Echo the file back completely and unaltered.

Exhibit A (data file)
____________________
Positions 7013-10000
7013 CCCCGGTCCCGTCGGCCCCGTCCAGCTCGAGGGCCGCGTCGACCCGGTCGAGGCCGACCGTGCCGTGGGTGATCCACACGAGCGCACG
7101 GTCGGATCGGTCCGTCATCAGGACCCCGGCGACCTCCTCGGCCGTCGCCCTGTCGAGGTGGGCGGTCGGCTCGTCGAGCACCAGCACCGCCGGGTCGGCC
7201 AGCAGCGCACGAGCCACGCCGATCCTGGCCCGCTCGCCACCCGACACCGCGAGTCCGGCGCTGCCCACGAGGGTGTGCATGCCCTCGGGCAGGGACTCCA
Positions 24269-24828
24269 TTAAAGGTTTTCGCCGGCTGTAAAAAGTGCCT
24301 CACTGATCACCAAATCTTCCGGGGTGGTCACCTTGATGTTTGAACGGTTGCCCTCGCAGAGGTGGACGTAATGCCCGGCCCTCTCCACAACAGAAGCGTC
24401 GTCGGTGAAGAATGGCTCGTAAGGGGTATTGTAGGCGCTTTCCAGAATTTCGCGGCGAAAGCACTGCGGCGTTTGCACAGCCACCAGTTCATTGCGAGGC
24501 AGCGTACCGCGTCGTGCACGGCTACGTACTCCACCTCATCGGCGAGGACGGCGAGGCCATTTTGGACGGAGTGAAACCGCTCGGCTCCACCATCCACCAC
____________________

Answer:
Positions 7013-10000
7013 CCCCGGTCCCGTCGGCCCCGTCCAGCTCGAGGGCCGCGTCGACCCGGTCGAGGCCGACCGTGCCGTGGGTGATCCACACGAGCGCACG
7101 GTCGGATCGGTCCGTCATCAGGACCCCGGCGACCTCCTCGGCCGTCGCCCTGTCGAGGTGGGCGGTCGGCTCGTCGAGCACCAGCACCGCCGGGTCGGCC
7201 AGCAGCGCACGAGCCACGCCGATCCTGGCCCGCTCGCCACCCGACACCGCGAGTCCGGCGCTGCCCACGAGGGTGTGCATGCCCTCGGGCAGGGACTCCA
Positions 24269-24828
24269 TTAAAGGTTTTCGCCGGCTGTAAAAAGTGCCT
24301 CACTGATCACCAAATCTTCCGGGGTGGTCACCTTGATGTTTGAACGGTTGCCCTCGCAGAGGTGGACGTAATGCCCGGCCCTCTCCACAACAGAAGCGTC
24401 GTCGGTGAAGAATGGCTCGTAAGGGGTATTGTAGGCGCTTTCCAGAATTTCGCGGCGAAAGCACTGCGGCGTTTGCACAGCCACCAGTTCATTGCGAGGC
24501 AGCGTACCGCGTCGTGCACGGCTACGTACTCCACCTCATCGGCGAGGACGGCGAGGCCATTTTGGACGGAGTGAAACCGCTCGGCTCCACCATCCACCAC